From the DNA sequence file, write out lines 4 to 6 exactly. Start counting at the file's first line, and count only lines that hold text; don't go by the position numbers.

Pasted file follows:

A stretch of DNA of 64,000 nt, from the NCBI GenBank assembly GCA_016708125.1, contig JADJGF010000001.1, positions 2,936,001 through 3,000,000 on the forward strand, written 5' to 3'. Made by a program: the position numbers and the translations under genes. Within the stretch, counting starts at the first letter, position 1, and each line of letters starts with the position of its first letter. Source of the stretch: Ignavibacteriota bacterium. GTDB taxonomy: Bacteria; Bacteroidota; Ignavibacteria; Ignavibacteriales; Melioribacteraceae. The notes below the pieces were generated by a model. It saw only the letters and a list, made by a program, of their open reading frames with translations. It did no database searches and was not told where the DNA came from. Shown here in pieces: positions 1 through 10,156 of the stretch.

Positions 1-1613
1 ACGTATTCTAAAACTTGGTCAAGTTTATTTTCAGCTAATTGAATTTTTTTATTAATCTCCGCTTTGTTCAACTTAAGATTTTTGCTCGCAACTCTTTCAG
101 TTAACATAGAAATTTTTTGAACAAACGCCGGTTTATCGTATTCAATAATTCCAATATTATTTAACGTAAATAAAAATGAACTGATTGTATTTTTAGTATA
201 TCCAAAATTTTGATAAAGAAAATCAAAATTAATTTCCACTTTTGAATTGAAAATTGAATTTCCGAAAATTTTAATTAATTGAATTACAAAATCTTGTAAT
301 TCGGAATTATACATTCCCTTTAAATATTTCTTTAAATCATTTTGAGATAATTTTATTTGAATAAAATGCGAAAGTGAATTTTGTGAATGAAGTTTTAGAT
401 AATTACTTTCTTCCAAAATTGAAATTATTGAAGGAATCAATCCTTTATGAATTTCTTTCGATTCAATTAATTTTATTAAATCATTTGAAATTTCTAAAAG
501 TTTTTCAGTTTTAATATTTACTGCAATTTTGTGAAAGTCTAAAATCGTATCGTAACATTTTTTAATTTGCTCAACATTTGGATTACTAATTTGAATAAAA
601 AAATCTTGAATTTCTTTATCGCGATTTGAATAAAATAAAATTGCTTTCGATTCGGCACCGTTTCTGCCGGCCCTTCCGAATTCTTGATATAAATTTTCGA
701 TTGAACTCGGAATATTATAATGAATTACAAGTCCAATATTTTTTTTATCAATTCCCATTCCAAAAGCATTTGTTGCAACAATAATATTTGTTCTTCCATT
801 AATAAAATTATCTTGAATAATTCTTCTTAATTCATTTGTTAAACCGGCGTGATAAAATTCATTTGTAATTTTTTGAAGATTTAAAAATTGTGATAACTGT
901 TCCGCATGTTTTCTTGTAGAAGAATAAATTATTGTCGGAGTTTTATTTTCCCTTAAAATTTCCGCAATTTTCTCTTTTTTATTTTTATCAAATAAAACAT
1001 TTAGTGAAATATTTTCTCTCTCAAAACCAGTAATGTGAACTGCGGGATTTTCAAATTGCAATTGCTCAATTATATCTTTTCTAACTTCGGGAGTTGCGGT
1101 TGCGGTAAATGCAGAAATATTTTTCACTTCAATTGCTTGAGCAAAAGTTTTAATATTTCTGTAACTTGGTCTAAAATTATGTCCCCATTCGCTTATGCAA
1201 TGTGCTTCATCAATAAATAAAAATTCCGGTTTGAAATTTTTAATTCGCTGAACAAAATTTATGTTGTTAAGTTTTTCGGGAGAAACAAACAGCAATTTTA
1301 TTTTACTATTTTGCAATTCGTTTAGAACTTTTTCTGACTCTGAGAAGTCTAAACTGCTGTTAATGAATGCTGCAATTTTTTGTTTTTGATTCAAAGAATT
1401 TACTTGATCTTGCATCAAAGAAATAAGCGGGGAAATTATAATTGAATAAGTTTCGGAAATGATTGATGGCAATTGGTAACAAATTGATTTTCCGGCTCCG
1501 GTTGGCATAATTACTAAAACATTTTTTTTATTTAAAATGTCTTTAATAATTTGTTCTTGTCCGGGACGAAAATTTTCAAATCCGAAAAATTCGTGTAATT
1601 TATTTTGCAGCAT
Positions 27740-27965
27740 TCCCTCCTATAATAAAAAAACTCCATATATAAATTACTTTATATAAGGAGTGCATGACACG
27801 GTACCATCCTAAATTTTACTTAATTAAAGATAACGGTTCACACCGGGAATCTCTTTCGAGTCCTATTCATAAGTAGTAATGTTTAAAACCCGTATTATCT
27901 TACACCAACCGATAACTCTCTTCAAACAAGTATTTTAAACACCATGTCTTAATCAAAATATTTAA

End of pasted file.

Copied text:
101 TTAACATAGAAATTTTTTGAACAAACGCCGGTTTATCGTATTCAATAATTCCAATATTATTTAACGTAAATAAAAATGAACTGATTGTATTTTTAGTATA
201 TCCAAAATTTTGATAAAGAAAATCAAAATTAATTTCCACTTTTGAATTGAAAATTGAATTTCCGAAAATTTTAATTAATTGAATTACAAAATCTTGTAAT
301 TCGGAATTATACATTCCCTTTAAATATTTCTTTAAATCATTTTGAGATAATTTTATTTGAATAAAATGCGAAAGTGAATTTTGTGAATGAAGTTTTAGAT